March 12, 2018

Coalition live-fire exercise enhances Iraqi combat capabilities

Tech. Sgt. Louis Vega Jr.
Besmaya Range, Iraq

Iraqi Army 1st. Lt. Wael Yousif Hamman (center) goes over a training scenario during an Iraqi Air Force joint terminal attack controller qualification course at Besmayah Range, Iraq, March 4, 2018. The five-day event marked the first time IFACs exercised calling in airstrikes on the range, and their first time calling in live-fire from coalition aircraft. The Combined Joint Task Force-Operation Inherent Resolve, in conjunction with the Coalition Aviation Advisory and Training Team, coordinated the exercise, March 4-8, to certify newly trained IFACs and demonstrate progress made since their training started in December 2017.

The first coalition live-fire exercise for the Iraqi Forward Air Controller course took place at Besmaya Range, Iraq, March 4-8, 2018.

The Combined Joint Task Force-Operation Inherent Resolve, in conjunction with the Coalition Aviation Advisory and Training Team, coordinated the exercise to certify newly trained Iraqi Forward air controllers. The exercise showcased the progress the IFACs have made since their training started in December 2017.

“The coordination that occurred during planning sessions leading up to the live-fire events and the actual execution of the mission signals positive commitment to building a capable and professional Iraqi Security Force to integrate and control airborne strike assets,” said Col. James Howard, 370th Air Expeditionary Advisory Group commander. “This builds legitimacy into the Iraqi program and fosters enduring relationships among partners in the fight against (the Islamic State of Iraq and Syria).”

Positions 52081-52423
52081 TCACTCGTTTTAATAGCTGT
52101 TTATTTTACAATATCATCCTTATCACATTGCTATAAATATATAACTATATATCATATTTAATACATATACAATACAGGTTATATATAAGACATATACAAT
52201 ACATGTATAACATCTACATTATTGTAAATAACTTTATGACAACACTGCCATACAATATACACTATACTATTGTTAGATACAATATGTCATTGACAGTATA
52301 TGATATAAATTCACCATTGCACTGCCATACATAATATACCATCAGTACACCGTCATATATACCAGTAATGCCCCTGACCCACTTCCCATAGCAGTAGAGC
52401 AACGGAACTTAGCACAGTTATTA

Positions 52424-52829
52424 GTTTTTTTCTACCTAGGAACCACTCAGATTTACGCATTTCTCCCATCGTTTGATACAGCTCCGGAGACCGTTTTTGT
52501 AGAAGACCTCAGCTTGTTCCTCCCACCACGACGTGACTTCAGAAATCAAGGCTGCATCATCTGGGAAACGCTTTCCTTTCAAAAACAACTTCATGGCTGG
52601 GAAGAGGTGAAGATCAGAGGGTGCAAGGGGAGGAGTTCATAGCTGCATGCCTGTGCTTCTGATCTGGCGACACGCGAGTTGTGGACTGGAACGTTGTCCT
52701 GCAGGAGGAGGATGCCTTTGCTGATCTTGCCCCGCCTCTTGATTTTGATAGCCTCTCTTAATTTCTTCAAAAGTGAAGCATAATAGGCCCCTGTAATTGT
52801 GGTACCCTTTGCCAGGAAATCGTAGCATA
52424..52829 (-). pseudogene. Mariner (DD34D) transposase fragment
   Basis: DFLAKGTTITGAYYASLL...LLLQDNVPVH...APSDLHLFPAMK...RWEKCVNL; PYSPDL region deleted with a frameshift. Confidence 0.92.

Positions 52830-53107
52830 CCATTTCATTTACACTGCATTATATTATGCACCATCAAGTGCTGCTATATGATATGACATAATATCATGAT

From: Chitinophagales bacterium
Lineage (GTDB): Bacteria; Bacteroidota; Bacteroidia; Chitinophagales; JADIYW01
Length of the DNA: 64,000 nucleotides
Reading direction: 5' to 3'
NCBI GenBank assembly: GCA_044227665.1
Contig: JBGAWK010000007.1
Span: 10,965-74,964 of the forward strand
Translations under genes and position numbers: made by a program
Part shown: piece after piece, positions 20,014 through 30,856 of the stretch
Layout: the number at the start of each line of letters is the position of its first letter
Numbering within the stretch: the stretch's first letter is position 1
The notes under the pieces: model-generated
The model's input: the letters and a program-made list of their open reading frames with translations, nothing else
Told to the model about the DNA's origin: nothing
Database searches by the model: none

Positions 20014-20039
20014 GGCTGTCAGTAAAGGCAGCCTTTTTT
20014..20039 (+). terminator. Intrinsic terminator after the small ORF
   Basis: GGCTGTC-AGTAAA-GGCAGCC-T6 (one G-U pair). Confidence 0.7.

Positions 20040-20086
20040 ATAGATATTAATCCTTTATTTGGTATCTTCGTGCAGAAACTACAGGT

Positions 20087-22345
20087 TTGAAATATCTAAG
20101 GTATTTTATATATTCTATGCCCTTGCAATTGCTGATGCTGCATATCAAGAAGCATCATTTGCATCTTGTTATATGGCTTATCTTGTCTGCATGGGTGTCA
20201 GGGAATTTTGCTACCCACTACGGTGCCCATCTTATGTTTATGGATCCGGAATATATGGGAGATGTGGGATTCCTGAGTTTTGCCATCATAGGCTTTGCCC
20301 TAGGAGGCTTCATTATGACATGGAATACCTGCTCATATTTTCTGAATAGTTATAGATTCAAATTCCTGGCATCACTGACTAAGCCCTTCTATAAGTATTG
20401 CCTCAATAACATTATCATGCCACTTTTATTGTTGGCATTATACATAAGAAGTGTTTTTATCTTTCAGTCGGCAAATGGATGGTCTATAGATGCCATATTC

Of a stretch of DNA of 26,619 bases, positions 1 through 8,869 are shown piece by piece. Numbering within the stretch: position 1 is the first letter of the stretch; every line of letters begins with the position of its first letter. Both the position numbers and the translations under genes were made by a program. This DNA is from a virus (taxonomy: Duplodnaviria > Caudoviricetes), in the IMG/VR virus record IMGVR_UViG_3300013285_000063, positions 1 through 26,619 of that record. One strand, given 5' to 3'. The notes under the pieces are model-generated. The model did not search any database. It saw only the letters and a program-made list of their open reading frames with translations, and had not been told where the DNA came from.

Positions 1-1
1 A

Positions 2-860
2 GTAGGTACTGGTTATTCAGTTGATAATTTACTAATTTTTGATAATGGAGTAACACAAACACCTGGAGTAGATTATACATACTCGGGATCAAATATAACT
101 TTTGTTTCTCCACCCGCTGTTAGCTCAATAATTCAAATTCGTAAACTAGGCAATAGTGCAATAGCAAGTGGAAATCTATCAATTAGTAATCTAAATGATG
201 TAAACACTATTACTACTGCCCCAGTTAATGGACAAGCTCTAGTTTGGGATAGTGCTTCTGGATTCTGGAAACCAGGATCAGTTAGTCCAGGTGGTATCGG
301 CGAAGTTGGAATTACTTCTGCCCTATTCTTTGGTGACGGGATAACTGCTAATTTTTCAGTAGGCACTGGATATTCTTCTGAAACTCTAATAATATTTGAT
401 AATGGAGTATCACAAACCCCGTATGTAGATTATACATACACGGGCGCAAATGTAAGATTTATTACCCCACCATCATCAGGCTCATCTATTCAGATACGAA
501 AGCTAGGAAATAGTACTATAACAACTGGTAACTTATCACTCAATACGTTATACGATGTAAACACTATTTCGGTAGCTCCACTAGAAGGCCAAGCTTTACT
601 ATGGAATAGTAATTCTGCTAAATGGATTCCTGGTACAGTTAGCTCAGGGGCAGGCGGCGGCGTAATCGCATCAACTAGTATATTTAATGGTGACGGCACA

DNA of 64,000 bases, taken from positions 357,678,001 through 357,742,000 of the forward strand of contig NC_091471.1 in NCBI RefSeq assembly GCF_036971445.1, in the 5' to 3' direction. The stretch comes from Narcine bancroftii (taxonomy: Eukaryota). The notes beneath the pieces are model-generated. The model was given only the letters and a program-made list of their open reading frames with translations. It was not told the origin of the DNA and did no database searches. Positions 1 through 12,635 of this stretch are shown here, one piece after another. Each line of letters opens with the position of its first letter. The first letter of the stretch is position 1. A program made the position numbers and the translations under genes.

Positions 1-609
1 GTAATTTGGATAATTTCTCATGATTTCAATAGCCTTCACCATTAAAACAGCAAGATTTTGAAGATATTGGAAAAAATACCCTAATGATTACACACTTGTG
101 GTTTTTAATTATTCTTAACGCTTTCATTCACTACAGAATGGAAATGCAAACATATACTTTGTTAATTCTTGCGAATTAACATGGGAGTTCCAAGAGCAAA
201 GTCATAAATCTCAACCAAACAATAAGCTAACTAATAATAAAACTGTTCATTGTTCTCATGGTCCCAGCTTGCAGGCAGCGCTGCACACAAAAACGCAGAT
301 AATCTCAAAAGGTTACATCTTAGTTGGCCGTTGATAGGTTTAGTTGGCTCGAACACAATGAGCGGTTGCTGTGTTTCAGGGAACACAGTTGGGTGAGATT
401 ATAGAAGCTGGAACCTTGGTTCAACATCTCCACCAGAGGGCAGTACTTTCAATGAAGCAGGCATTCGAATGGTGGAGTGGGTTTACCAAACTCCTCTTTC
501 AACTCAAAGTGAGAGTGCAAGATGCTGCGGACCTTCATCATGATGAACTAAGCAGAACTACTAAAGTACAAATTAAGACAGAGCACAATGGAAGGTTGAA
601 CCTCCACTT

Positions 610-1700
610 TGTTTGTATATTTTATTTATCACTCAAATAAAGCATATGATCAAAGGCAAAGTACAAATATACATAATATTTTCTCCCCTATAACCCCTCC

The event marked significant first-time milestones as the IFACs called-in coalition aircraft strikes in a controlled environment and the first-time coalition aircraft have employed munitions on this range.

Both the live-fire exercise and IFAC course have proven to be a successful, multinational collaboration. The course is coordinated by Task Group Taji, and is comprised of Australian and New Zealand Army Corps personnel, who are assisted by U.S. Air Force Tactical Air Control Party joint terminal attack controllers.

The U.S. Army’s 449th Combat Aviation Brigade, Task Force Hurricanes, contributed support during the live-fire exercise by providing an AH-64E Apache Guardian to conduct close air support techniques and close combat attack training with IFAC students.

“This is important to building partner capacity and supports (Iraqi Security Force) stability operations,” said U.S. Army Maj. Warren Green, 449th CAB assistant operations and partnership officer. “The course also facilitates unity of effort across coalition forces and ISF.”

U.S. Air Force Lt. Gen. Jeffrey Harrigian, commander of the U.S. Air Forces Central Command, shakes hands with an Iraqi Air Force student during an Iraqi Forward Area Controller qualification course at Besmayah Range, Iraq, March 6, 2018.

Green expressed how growing the IFACs will help the ISF integrate Iraqi fixed wing and rotary wing assets into the ground scheme of maneuver, which increases their combat effectiveness on the battlefield.

During a Mar. 6, 2018 visit with coalition and Iraqi service members participating in the live-fire exercise, Lt. Gen. Jeffrey Harrigian, Air Forces Central Command commander, observed the ICAFs calling in practice air strikes and noted the progress being made.

“I’m impressed with the progress our Iraqi partners are making as they work to improve their combat capabilities,” said Harrigian. “Throughout the fight to liberate Iraq, the ability to effectively call in air support was a critical enabler as Iraqi ground forces advanced against the enemy. Our efforts to help them hone this and other vital skills will pay dividends down the road as they take the lead in safeguarding their country from threats.”

In December 2017, a similar live-fire event took place at which IFACs practiced calling in close air support from both fixed and rotary wing Iraqi air assets from their Air Force and Army Aviation Command.

“This exercise helps bridge the gap between the Iraqi Security Forces being able to call in close air support from their own assets to expanding their capability to call in support from the coalition,” Howard added.

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